Research at Bergen Oral Cancer Research Group (BOCG) lead by professor Johannessen, aims to identify molecules of importance for oral cancer development, in order to identify patients at risk for developing oral cancer from premalignant lesions, and to reveal potential targets for more efficient, individualized therapy of oral cancer.
The group’s projects
The major scientific results and research projects of the center:
1. Importance of the heterogeneity of CAFs in OSCC. Bidirectional tumor-stroma interactions have been shown by many to have tumor-promoting effects, but the group focused on the cell interactions within stroma and the functional relevance of heterogeneity of carcinoma-associated fibroblasts (CAFs) for tumor development and invasion. Two distinct CAF subgroups were identified in oral squamous cell carcinoma (OSCC) based on transcriptome analysis of primary cells grown in 3D collagen gels and on the functional analysis of CAF strains derived from several patients with OSCC: 1) a CAF subgroup with a gene expression profile closer to normal fibroblasts, having a more motile phenotype and supporting higher tumor formation and deeper carcinoma cell invasion; and 2) a CAF subgroup with a more divergent gene expression profile, having a more stationary phenotype, secreting very high levels of transforming growth factor-β1 to maintain the activated phenotype, but supporting less tumor formation and invasion. This study also shows that CAFs heterogeneity and the co-operation between different subsets of CAFs are important factors for tumor promotion in OSCC.
2. Role of integrin α11 in progression of OSCC. The work showed that integrin α11 was overexpressed in the stroma of head and neck cancer compared with normal mucosa and correlated positively with the expression of α-SMA. Using an animal model of chemically induced oral carcinogenesis, the group also showed an important role for α11 in the transition from a hyper-proliferative stage to a malignant, invasive stage. Other experiments also showed that α11 expressed by the fibroblasts in the tumor stroma plays a biological role for tumor progression both by directly affecting the invasive properties of oral cancer cells and by providing a pro-angiogenesis microenvironment.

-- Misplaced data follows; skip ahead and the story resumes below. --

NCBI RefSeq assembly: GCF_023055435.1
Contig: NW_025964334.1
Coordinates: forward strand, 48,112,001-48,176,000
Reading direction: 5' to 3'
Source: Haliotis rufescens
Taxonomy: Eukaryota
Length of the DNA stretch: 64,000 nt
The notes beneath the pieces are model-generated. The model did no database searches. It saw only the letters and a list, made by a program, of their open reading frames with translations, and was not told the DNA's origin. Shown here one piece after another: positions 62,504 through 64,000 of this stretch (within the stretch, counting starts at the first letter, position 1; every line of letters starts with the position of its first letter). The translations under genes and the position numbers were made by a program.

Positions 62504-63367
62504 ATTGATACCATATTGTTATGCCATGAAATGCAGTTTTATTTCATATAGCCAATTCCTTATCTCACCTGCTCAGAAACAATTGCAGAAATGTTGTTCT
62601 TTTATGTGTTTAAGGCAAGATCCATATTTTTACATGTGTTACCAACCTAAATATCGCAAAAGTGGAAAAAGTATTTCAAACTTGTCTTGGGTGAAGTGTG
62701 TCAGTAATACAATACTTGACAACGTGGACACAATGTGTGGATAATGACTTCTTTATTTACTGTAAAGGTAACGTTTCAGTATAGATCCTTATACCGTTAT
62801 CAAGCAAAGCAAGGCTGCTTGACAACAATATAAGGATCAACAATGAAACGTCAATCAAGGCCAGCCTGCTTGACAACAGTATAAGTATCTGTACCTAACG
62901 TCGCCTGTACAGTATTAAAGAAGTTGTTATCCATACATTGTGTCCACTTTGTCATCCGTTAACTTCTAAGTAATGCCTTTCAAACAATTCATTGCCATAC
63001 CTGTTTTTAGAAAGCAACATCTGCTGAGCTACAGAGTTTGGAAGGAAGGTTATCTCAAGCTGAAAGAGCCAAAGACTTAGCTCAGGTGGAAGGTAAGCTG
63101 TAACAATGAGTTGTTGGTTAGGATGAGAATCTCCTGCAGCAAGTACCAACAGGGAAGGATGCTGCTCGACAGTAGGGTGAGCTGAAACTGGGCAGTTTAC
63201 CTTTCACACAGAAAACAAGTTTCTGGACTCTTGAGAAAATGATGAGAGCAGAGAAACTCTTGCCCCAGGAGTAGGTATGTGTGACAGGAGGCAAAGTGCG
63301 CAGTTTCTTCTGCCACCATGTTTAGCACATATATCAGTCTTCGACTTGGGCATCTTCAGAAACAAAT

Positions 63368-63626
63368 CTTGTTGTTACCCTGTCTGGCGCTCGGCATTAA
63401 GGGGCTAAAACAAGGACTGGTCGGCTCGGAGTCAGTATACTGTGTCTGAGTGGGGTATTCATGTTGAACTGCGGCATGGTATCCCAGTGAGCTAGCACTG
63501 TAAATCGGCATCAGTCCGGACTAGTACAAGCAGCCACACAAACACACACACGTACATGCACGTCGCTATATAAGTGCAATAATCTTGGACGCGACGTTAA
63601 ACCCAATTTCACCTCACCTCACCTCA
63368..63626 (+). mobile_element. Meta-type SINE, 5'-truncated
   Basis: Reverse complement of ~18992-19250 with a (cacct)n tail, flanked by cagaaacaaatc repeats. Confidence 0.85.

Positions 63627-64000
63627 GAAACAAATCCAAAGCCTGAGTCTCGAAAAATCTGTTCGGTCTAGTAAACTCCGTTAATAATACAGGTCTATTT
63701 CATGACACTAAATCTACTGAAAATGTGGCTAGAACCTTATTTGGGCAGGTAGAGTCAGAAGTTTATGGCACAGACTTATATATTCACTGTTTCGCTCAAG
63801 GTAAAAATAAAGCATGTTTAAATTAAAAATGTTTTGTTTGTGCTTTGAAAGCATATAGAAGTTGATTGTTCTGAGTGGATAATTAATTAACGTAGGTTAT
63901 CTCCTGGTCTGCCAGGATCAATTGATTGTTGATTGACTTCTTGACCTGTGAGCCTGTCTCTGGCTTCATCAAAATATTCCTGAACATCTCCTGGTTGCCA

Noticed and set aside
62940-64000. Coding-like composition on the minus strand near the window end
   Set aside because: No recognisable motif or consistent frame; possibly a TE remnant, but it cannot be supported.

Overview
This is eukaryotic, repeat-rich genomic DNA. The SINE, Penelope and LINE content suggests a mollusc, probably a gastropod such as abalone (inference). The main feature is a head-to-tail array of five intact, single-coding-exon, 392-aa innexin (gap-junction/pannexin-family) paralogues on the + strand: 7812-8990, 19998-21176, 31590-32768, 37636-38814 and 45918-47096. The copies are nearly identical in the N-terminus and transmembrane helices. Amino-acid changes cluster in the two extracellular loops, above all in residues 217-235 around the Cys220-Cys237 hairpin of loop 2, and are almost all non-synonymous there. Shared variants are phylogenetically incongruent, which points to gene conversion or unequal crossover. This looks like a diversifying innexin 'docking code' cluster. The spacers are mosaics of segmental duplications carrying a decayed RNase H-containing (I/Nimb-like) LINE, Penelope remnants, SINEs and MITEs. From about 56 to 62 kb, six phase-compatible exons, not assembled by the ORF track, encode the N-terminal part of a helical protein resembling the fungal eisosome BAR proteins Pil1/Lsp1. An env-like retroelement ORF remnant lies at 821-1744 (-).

Collaboration between the Oral Cancer Group and the Matrix Biology Group. Research project: Role of integrin α11 in oral carcinogenesis.
PhD thesis: Role of integrin α11 in oral carcinogenesis. In vitro and in vivo studies. Himalaya Parajuli, 2016, ISBN: 978-82-308-3342-1
Plans for the future
Ongoing and further work will focus on combining identification of biomarkers in both the epithelial and stromal compartments, including the inflammatory infiltrate and blood- and lymph vessels, in a comprehensive analysis towards a malignancy index that can be used as a diagnostic and predicitive tool for oral cancer.
In 2015, the Oral Cancer Group started planning a common research project between the Gynaecological Cancer Group and the Oral Cancer Group. A PhD position was allocated for the project. Due to the sudden loss of the PI of the group, Helga Salvesen, the project has been delayed, and focus switched from comparing oral and cervical cancers to comparing oral and vulva cancers.
2016 Spring Interview
Professor Johannessen is the leader of the Bergen Oral Cancer Research Group, BOCG. The group aims to identify key molecules for oral cancer development.
Your group focuses on oral cancer, could you tell us about your findings so far?
"Oral cancer originates from the surface of the oral mucosa, infiltrating the connective tissue and bone, and thereby leading to destructions of the face, if left untreated. Our research group has focused on the interaction between infiltrating epithelial tumor cells and the host cells in the connective tissue, especially the fibroblasts. We have shown that fibroblasts associated with cancer cells (CAFs) play a crucial role in cancer progression and have characterized at the molecular level how CAFs are actively involved in cancer development and invasion. The group has also identified diagnostic biomarkers implicated in the regulation of cell cycle, genomic stability, chromatin maintenance and stem cell regulation and developed a cancer index system of diagnostic and prognostic value based on this panel of molecular markers."
How do you work in your research?
"We have developed a 3D cell culture model mimicking oral mucosa, with surface epithelium and connective tissue, making it possible to study the interaction between these two compartments. This model has been used to compare growth of normal and malignant mucosa. By manipulating the model, e.g. by changing the growth conditions or by exposing the surface to external factors, we have been able to characterize stepwise tumor progression and regulating factors important for tumor infiltration. We are also using advanced animal models in our research, in addition to patient material from oral cancer. This material is achieved from Norwegian patients, but also from the United Kingdom, India, Nepal and Sudan, in close collaboration with researchers from these countries, opening up for comparative studies on oral cancer from different parts of the world."
What is the ultimate goal of your research?
"There is a need for a simple clinical tool that can select premalignant and malignant lesions in the oral cavity. Today there is no diagnostic tool that can predict which white or red oral pre-cancer lesions that will progress to infiltrative oral cancers. Our goal is to develop such a diagnostic and prognostic tool that can stratify patients with oral lesions for more individualized therapy."
Find Johannessen's PubMed publications here.